Thursday, November 24, 2016

How to make a swan neck hollowing wood turning tool from an old file

With a tool like that you can hollow forms because it can penetrate in really difficult areas.

I made it from an old file, because files are made of tool steel, which should work nicely on a project like this one.

First of all I cut the steel to size with my angle grinder. I also used the angle grinder to remove most of the file marks.

I finished cleaning on my belt sander.

I then used my tilting base on the grinding wheel to grind the bevel of the tool at a consistent angle.

I heated the tool to red hot with my propane torch. I used two metal bars mounted on my bench, and while it was still hot I bended the steel to shape. I repeated this process a few times, until I was happy with my tool’s shape.

I then placed the steel in my home made foundry and when it became red hot I dipped it in oil to harden it. To reduce the tool’s hardness and prevent it from snapping I put it in the oven for 2 hours at 180 degrees Celsius.

I cleaned the tool with sandpaper and oil. I also used my rotary tool to clean the curvy parts.

I cut a piece of maple on my bandsaw, and used my chisels and a mallet to carve a groove for the tool to sit in.

I glued the pieces together using wood glue and clamps. 

I mounted the handle on the lathe and used a spindle gouge to round it over. 

I used my rotary tool to cut a piece of metal tube.

I created a tenon to receive the tube. I used the scraper to make a curve and the skew to round over the back. I used a spindle gouge also. I sanded the piece on the lathe and finished with mineral oil.

I used my home made disc sander to sand the metal ring flush with the tool handle.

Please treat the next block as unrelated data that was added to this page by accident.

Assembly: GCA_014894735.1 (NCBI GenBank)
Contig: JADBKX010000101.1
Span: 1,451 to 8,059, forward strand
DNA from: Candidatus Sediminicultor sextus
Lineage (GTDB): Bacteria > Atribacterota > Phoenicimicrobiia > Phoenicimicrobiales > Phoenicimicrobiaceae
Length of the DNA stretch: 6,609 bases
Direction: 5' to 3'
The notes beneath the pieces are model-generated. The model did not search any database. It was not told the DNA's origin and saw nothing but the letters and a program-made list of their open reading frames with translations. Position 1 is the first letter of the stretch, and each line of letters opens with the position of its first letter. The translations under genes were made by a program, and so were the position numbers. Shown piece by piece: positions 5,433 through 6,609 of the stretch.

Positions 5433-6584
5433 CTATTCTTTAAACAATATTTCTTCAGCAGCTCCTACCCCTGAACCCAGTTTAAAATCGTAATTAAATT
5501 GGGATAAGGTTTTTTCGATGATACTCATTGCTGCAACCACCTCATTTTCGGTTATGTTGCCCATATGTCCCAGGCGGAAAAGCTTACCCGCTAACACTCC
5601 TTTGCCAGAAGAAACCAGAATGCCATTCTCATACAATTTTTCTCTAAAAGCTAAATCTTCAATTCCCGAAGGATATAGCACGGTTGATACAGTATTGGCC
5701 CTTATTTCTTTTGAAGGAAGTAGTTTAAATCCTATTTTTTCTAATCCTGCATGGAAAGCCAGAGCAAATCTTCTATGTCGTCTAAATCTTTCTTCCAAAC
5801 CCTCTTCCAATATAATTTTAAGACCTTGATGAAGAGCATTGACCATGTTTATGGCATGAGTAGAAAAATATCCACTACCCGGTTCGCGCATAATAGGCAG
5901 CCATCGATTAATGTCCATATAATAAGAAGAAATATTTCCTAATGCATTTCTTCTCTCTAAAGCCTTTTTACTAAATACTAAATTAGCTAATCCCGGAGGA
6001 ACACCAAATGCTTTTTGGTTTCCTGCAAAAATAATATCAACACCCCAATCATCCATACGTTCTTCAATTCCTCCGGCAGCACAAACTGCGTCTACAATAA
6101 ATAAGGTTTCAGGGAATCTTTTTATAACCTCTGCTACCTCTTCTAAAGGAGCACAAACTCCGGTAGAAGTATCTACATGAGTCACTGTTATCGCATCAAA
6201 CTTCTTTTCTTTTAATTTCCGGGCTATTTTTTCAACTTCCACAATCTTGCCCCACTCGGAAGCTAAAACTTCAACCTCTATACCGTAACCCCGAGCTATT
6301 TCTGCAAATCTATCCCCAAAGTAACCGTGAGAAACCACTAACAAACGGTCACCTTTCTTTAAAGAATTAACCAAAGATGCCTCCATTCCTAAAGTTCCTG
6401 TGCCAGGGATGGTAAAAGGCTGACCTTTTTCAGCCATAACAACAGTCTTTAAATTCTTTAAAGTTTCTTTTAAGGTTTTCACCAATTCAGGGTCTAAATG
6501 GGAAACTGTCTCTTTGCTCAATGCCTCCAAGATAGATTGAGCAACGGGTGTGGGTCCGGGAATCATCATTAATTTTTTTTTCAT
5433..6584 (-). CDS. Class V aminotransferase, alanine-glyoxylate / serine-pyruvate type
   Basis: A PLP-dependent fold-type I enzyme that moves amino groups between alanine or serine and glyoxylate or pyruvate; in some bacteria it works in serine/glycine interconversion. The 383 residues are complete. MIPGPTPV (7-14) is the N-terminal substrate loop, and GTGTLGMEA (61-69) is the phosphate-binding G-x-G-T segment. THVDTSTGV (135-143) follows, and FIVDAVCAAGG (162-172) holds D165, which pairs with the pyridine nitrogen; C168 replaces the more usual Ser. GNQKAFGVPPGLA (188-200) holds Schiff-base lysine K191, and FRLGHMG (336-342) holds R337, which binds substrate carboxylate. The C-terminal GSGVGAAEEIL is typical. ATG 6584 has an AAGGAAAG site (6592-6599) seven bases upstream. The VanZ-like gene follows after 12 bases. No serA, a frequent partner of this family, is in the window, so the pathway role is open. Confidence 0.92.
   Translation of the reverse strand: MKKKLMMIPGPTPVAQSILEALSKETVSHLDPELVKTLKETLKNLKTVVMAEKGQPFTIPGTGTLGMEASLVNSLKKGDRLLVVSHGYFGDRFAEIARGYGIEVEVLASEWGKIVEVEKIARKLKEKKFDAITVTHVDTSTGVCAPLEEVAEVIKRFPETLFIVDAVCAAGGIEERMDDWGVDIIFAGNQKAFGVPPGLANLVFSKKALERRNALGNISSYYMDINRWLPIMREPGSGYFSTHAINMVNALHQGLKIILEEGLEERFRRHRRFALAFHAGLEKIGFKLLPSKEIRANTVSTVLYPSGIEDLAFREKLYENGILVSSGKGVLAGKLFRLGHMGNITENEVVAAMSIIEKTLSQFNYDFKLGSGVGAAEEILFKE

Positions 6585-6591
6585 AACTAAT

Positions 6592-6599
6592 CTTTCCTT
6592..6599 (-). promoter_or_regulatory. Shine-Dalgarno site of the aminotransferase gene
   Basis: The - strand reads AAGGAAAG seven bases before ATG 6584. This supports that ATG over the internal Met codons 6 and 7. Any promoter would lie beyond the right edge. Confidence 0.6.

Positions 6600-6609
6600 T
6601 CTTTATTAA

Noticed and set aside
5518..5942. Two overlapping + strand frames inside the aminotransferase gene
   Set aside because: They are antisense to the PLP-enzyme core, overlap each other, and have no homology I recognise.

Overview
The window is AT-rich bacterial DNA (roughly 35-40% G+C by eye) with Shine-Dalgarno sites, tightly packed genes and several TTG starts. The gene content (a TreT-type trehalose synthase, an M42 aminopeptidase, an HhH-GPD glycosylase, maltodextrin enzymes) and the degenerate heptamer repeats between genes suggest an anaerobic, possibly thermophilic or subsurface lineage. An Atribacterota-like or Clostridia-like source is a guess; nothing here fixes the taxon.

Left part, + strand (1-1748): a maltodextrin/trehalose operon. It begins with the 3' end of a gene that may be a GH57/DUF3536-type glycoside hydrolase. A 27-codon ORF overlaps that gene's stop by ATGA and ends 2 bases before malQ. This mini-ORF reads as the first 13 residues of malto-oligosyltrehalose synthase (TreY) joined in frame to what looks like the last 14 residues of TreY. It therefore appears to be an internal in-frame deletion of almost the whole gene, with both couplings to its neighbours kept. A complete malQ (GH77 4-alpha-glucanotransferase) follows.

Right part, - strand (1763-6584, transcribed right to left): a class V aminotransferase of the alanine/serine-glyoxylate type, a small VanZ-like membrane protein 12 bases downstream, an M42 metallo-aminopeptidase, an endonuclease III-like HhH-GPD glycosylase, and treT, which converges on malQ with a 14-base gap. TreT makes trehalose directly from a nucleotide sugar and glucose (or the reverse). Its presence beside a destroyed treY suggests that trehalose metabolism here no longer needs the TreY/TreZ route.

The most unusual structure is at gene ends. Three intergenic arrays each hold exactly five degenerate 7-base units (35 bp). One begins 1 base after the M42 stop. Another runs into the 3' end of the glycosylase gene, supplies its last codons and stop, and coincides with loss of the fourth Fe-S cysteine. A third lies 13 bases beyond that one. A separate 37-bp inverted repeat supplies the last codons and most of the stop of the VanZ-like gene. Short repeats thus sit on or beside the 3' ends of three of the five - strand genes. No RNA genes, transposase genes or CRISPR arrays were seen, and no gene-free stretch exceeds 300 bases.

I glued everything together with two part 5 minute epoxy glue.

I sharpened the tool using several grits of sand paper, a wood sanding block and oil. I finished with a piece of leather with polishing compound. Every time I created a burr I removed it and moved to a finer grit.

At this point my tool was ready. I think it will come out really useful in future wood turning projects.

I hope you liked it!

Friday, November 18, 2016

How to make a DIY lumber rack

I needed a place in my shop, that would be dedicated for storing lumber.

I made this rack out of spruce boards and screws.

I cut the pieces of the same length all together. I clamped them together and used a mallet to set them in line. I then used my circular saw with a guide rail to make the cross cut.

I begun the build by making the sides. I made pilot holes and screwed everything in place.

After the two sides were ready I added the cleats, again with screws. I also used a 90 degree straight edge, to make sure everything was straight.

I then cut the inner braces to size, with a handsaw and a miter box. To hold them in place before screwing them in, I used a piece of rope and a piece of wood in the way a bowsaw blade tension can be adjusted.

At this point the carcass of the rack was ready. I can add more shelves or compartments in future if I have to.

I hope you like it.

Wednesday, November 9, 2016

DIY pallet wood toy warrior on the lathe

I had a long thick block of wood from a pallet and I decided to make a wood turning project with it.

First of all I cut the piece to size using my bandsaw. 

I used a draw knife to remove as much material as I could, before mounting the piece on the lathe.